khulud khamis unpacks the multiple layers of culture, religion, sexuality, politics, feminism and nationalism in the hope of gathering the fragmented pieces of the past and reclaiming the lost contiguity of being Palestinian. – Samah Sabawi, Palestinian playwright and commentator
Maisoon is a Palestinian citizen of Israel, raised as a Christian and in a relationship with a Muslim. Her boyfriend Ziyad wants the tradition-defying Maisoon to commit to their relationship. ‘…For Allah’s sake, Mais, what’s your problem? I want to marry you! I want us to be a real family.’
But the young jewellery designer is determined to find her own path with both Ziyad and her father constantly frustrated with her. Her father, Majid dreams that his only daughter will become a doctor. To Layla his wife, he sighs: “Everything is wrong. Her quitting medical school…and…and…” ” She’s going out with a Muslim!”
Majid has his reasons and these and his carefully hidden past eventually become known to his wilful daughter. In the eyes of Maisoon, her father was the responsible bank clerk who worked overtime most days and always hoped he’d be promoted but wasn’t. He was the meek obedient citizen who knew that he didn’t belong:’Because his name was Majid’. He was of the generation ‘who never dared to raise their heads’- ‘those who grew up under military rule’. Majid wanted a better life for his daughter and disapproved of her working for the Yahudiyya (Jewish) boutique owner…’she could have done better’.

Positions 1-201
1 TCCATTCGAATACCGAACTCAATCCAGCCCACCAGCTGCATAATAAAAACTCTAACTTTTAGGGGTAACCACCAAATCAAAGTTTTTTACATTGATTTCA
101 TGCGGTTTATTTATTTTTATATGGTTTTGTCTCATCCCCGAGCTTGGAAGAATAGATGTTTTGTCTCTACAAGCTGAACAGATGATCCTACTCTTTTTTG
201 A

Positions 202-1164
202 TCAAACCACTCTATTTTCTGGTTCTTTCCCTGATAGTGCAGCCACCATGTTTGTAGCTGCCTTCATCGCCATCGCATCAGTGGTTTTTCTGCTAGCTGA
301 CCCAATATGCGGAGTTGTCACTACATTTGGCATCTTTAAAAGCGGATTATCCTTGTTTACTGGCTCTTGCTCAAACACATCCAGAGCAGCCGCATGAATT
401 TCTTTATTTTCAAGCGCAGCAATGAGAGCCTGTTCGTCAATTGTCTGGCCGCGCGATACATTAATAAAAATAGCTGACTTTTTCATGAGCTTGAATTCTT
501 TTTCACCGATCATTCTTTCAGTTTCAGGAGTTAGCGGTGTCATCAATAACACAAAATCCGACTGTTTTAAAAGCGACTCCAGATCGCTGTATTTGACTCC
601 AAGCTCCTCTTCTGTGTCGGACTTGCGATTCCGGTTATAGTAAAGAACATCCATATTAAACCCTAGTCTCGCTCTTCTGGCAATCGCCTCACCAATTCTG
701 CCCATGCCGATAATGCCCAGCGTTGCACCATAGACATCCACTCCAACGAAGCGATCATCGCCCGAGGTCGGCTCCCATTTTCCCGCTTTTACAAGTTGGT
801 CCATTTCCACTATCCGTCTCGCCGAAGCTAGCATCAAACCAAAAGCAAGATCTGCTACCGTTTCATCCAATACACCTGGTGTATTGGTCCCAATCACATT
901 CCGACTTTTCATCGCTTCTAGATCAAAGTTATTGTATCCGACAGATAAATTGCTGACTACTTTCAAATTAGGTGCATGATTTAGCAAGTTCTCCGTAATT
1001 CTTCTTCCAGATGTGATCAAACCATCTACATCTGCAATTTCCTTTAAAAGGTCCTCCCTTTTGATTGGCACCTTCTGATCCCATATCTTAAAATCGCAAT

As Maisoon uncovers forgotten papers she is moved by what she learns of her father’s political past. The young Majid had been in love with a Muslim woman and taken part in the armed resistance, resulting in jailtime. He was also a poet.
So today they finally got you.
Last time we smoked nargila together you laughed. You said,
They’ll never get you.
But they did.
You said, ” Who’s interested in a fighter whose weapon is the pencil?”
But they were.
‘Baba, the bank clerk? A poet? Could it be?’ This man, her father who was so angry about her own political activities. The same man who implored her to give up her peace activism: ‘It’s gone, our land is gone, and we are citizens of this state. You can’t bring back the past. It’s dead’.
khulud khamis, unpacks multiple layers in this intriguing novel. The layers are many and concern themselves with those of culture, religion, sexuality, politics, feminism and nationalism. Maisoon lives in a complex world: she is a feminist and peace activist who rails and acts against the gross injustices metered out to those who live in the occupied territories. And as a feminist she wants to live her own life, not the one that her father wants her to lead. She resists a permanent relationship with Ziyad as she explores her sexuality with Shahd. And as she comes to grips with her father’s secret life – a life formed of struggle involving culture, religion and nationalism, ‘the lost contiguity of being Palestinian’ is reclaimed.
Haifa Fragments is published by Spinifex Press
Release Date: March 8, 2015
Categories: books, feminism, fiction, history, Palestine, politics, war, women's writing
Tags: Haifa Fragments, khulud khamis, Occupied Territories, Palestine
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